The treaty, ratified in 1962 and updated by the previous protocol in 1970, suffered from two nasty blights that together offered a highly effective stranglehold on tax planning. The first was a clause near the beginning that relieved the paying country from offering treaty relief (reduced withholding tax or exemption from tax) to the extent that the income was only taxable in the other country ‘if remitted to, or received in’ that country. This covered quirks in both the UK and Israeli tax systems at the time, the UK charging certain types of resident to tax on a ‘remittance’ basis (still the case – British tradition dies hard), and the Israelis charging passive income to tax on a ‘received’ basis (abolished in 2003). The second was a peppering of the treaty with the term ‘subject to tax’. Dividends, interest, royalties and capital gains were only treaty relieved if they were ‘subject to tax’ in the other country. There was much debate as to what ‘subject to tax’ meant, but whatever it meant, the tax authorities tended to think it meant something else. As a result, when Israel introduced its 10 year exemption period on income from foreign sources for new and veteran returning residents, HMRC gave it a Churchillian salute – the treaty didn’t apply.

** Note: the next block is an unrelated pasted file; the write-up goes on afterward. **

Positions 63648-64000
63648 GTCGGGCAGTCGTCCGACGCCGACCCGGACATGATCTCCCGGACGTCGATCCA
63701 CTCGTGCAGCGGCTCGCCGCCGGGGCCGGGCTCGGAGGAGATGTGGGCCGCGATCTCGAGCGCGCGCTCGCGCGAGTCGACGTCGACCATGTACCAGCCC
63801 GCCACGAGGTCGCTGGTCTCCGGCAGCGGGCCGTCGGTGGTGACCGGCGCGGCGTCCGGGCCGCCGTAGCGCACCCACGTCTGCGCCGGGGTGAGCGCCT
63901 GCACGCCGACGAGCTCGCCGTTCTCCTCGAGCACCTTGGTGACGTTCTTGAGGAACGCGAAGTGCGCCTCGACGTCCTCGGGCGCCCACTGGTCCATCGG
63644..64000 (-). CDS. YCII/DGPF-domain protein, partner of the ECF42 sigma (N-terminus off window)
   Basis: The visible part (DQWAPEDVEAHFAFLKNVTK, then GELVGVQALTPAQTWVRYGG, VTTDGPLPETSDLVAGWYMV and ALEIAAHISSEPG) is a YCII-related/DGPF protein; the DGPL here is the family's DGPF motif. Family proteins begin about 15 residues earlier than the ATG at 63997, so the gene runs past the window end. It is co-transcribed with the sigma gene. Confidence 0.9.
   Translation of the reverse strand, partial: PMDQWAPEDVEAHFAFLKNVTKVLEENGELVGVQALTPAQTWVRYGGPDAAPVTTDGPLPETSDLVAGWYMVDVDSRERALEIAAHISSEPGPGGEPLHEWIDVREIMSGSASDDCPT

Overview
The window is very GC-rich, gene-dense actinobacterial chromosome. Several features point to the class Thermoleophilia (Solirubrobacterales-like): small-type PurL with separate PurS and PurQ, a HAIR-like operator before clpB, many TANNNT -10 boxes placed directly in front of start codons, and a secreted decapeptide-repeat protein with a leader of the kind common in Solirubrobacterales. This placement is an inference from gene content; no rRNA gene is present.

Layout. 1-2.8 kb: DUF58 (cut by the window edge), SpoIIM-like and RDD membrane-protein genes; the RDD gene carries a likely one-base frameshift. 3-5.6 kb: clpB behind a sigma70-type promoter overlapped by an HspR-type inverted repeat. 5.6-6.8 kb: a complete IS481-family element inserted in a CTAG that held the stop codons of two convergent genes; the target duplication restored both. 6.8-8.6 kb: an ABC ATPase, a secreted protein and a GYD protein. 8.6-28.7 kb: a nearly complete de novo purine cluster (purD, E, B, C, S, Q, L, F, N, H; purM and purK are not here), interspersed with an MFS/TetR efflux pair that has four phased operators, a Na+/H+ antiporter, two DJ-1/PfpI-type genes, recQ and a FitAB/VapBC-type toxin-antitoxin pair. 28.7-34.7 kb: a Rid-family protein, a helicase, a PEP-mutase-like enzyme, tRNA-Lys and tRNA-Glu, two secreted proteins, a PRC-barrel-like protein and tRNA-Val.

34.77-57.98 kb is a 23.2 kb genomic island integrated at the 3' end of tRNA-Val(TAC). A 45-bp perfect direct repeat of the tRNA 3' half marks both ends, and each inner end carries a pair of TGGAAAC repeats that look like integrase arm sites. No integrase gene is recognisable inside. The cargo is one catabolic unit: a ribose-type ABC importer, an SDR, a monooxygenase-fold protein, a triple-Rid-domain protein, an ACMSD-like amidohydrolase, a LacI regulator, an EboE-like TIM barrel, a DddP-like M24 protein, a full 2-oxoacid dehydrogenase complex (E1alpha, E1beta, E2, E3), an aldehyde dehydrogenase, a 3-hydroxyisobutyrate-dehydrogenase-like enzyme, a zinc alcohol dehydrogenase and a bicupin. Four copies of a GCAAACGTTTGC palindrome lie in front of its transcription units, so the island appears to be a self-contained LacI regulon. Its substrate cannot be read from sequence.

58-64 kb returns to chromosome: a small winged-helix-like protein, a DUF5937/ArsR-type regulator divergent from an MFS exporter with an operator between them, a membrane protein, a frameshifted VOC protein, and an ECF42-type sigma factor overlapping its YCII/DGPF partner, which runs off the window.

Well, in the new protocol, the remitted/received clause disappeared from the beginning of the treaty, only to reappear in substantially identical format at the end. But, like with Mr Corbyn, ‘subject’ appears to have been a dirty word to drafters – those ‘subject to tax’ clauses have been swept away.

Had the British drafters cottoned on that Israel had overhauled its system of taxation in 2003, they might have replaced the word ‘received’ with something more apt to catch the 10 year exemption which does not tax on receipt or remittance– but they didn’t. And there are no ‘subject to tax’ restrictions on passive income. That would seem to imply that new residents should, for example, be eligible for reduced 10% taxation on interest even though they are exempt from tax in Israel, and owners of copyrights or patents could be totally exempt on their royalties, not to mention recipients of pensions.

These are just musings. HMRC could, I daresay, look for loopholes and, in any event, anyone thinking of trying to take advantage of the situation must take advice from a UK tax expert before contemplating diving in.

What right-minded voters wish for Corbyn on Friday morning